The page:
Thanks, all. I suspect that Warners will splash the "Making Of" thing
all over the place, and will thus leave that to them. As for the newsletter,
I've pretty much made up my mind, but still have to at least run it past
Warners as a formality.
Had the run-through today, with actors on hand reading through the whole
script (sort of a reader's theater rendering). Every so often, we'd stop and
discuss how to do this effect or that sequence, but the interruptions were
It was really a blast, I gotta tell you. See, when it's just in your
head, you *think* you know how it'll work, but even then there's no way of
knowing it'll work when it hits the stage. There's always some doubt. Barely
slept at all last night, wondering, worrying the script in my head the way a
dog worries a bone. Dragged my ass in early this morning, met the actors who
were going to read through it with us, met everybody else (some of whom I
hadn't met before...it was a *big* room and a *big* crowd from every branch of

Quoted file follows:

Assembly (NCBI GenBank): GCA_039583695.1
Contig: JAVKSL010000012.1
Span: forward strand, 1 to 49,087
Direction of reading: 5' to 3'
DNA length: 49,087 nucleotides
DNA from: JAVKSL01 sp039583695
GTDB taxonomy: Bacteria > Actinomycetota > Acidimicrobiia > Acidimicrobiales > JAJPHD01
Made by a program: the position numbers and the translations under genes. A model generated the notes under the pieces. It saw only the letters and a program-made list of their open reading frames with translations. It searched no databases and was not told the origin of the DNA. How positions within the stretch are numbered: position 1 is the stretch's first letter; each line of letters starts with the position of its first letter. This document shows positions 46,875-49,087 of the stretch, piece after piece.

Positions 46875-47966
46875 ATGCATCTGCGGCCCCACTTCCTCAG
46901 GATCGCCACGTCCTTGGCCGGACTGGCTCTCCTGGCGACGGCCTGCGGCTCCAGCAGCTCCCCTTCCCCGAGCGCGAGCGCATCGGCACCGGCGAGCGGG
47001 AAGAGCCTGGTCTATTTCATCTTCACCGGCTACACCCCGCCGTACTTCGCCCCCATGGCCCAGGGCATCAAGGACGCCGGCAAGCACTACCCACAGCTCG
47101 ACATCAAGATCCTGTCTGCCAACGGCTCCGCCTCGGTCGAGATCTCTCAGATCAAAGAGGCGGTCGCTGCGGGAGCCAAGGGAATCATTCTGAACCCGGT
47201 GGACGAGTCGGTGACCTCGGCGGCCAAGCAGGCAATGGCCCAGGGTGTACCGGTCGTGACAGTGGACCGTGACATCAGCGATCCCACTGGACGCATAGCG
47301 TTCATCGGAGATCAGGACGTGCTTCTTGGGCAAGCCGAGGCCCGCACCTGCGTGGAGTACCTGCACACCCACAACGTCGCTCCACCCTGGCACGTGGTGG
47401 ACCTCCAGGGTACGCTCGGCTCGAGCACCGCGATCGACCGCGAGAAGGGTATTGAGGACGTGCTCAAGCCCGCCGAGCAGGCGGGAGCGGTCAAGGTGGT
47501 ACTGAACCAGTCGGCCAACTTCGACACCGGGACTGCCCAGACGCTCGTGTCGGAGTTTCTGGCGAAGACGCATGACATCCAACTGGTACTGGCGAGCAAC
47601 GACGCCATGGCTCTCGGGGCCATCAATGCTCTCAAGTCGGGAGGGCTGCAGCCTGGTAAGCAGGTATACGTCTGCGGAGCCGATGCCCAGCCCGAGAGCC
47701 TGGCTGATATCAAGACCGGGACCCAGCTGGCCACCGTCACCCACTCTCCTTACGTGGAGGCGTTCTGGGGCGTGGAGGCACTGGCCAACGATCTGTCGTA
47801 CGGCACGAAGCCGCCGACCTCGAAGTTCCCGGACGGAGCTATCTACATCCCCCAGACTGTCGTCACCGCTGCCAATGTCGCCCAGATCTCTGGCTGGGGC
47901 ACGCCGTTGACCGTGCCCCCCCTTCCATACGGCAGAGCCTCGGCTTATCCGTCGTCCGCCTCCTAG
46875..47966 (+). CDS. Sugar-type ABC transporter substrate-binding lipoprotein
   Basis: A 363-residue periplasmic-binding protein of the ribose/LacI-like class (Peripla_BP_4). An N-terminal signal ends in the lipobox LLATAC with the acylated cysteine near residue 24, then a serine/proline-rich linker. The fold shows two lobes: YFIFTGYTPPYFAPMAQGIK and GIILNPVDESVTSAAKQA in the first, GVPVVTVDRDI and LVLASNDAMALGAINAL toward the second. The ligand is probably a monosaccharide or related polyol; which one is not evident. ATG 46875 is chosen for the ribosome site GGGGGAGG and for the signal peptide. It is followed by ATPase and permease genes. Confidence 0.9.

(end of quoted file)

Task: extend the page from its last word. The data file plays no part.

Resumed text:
our production), grabbed a bagel and water (I don't think I could've handled
coffee this morning), and sat at the long table facing the actors, hoping for
And like I said...it was a blast. See, a script is *meant* to be
performed. It's still an art form unto itself, while it's on the printed
page, but it's *meant* to be spoken, the way you can appreciate a musical
score on a page, but it's only really alive when an orchestra gets its hands
on the notes and brings it out into the world.
Today I heard the birth cry of Babylon 5.
The characters spoke, out loud, for the first time.
In short, it went an *awful* lot better than I had dared to hope.
The character stuff worked, the humor worked wonderfully (the whole room -
- people who'd read the script dozens of times by now _ broke up repeatedly,
and after one long laughing fit, one of the actresses called to me, "You are a
very sick puppy. I like that in a man"), and the action was paced much faster
than I'd thought, just seeing it on the page. (If anything, I may have to
extend the scenes just a little during some of the action set-pieces...if it's
too short, it feels perfunctory. I wanted it to move fast-fast-fast, but now
I see that I can take just a beat or two more to give it more weight in
Some members of the crew felt that they'd finally "seen" the story for
the first time, and everyone left the meeting absolutely jazzed.
We wrapped at about 2:00. Five hours straight, and not one person left
to go to the bathroom or stopped for a break. Nobody *wanted* to stop.
Today was a very good day.